Most of the finishing is off, was wondering the value.
Since yours would have been made toward the last, it would probably date to With so many made, there is collector interest only in ones in top condition, although the target grips do add some to the value. Check if there is a "step" in the backstrap under the grip. If so, the gun is a Regulation Police and would bring a few dollars more.
Your grips look longer than my grips. Yours, dating from WW1, most certainly would fall into that category.
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There is hardly more recoil than a. Yes the 5 numbers were on the butt of the gun. I am not sure what you mean by a step on handle? The grips cover the butt have to take off to see numbers so they are not stock grips?
model 10-8 date
They were wood grips like I see on others? July 9, , If those grips are in good condition they could be worth more than the revolver. These early I frames have become popular with shooters and collectors, the prices have gone up in the past few years. Find More Posts by madcratebuilder. Yes those are some pretty nice guns you got there very nice.
I would have to say the grips on my gun are in better shape than the gun finish. I fired it and you don't need 2 hands to shoot. It would be a nice plinker gun. I had old bullets to go with it that I guess the powder was old cause I had some misfires. I don't know if I will shoot again I know its not worth much but I could get something off my next purchase which would be a Glock Sorry, I wasn't thinking when I asked about the step but obviously, if the grips needed to be removed to see the serial, the gun would not be a Regulation Police.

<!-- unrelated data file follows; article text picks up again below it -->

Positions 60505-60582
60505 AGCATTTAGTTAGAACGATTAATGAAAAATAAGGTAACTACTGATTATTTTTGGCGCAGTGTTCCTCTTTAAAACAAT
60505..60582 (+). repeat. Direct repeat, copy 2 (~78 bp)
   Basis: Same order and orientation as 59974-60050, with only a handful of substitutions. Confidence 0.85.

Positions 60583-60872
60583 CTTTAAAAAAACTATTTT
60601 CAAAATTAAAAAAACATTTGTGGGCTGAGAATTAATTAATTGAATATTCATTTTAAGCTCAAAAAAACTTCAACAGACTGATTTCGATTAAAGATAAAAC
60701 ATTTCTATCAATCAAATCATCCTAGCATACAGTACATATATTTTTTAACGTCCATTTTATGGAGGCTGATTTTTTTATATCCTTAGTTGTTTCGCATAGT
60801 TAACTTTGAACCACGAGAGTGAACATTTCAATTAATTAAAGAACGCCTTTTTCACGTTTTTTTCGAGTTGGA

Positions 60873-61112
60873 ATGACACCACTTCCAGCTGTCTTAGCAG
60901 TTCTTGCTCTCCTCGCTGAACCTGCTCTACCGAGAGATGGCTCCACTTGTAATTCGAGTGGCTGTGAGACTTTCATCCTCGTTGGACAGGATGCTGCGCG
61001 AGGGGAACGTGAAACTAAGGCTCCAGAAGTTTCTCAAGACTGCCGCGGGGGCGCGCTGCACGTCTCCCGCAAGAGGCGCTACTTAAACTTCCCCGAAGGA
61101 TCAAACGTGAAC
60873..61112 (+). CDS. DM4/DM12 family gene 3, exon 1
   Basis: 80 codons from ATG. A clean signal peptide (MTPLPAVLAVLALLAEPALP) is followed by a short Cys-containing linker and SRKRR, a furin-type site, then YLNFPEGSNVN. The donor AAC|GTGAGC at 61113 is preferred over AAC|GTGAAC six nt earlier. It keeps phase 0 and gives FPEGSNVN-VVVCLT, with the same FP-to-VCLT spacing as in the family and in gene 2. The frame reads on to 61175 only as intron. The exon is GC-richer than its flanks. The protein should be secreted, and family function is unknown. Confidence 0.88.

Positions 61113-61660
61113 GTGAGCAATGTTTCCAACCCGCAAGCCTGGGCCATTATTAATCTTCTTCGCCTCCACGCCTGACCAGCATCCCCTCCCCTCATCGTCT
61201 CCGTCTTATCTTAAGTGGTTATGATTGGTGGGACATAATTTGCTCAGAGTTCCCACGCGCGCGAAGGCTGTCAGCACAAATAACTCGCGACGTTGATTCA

If anyone has a standard not RP I frame with the number on the front of the grip, can you post pictures?
Smith and Wesson serial number search - Page 16 - The Firing Line Forums
But on other guns, the serial was on the butt. While some grip styles covered the number, it would not be known until final assembly what grip would be installed, long after the serial was put on. So getting back to my original post these hand grips are plastic not rubber so does someone think these aren't original?
July 10, , If original grips they would be a very hard rubber. They may feel like a poured resin type of plastic similar to Bakelite.
Maybe this helps?
This hard rubber well chip or crack like plastic. The stuff is like a very old, weather-beaten tire; it is very hard, has a glossy exterior appearance, and is not pliable like most modern rubber products. I suspect that most people under the age of 40 have little exposure to this material; it seems to have rarely been used on postwar consumer products, probably because it is more expensive to produce than similar plastics. FWIW handles of old tools and some parts of old toys were made of similar hard rubber.
Folks always seem to want to change something.
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Sometimes Special Order Stocks were not numbered and were fitted to the gun at the warehouse prior to shipping. These stocks are not numbered. The process of polishing the wood to the frame requires that the stocks and the frame be seperated for final finishing and then reunited at final assembly. This is the reason that stocks are numbered.
Any stocks fitted outside that process did not require these markings and therefore Smith didn't do it. This is the reason that Targets are so rarely serailed.
How to date my Model 10 - 8
Prior to stamping the numbers, Smith used pencil markings. Sponsored Links Remove Advertisements. Thanks Chris and Drew. When did they start stamping numbers? They were not marked except by him when he took them off. I have no reason to believe they are not as he claimed to be original.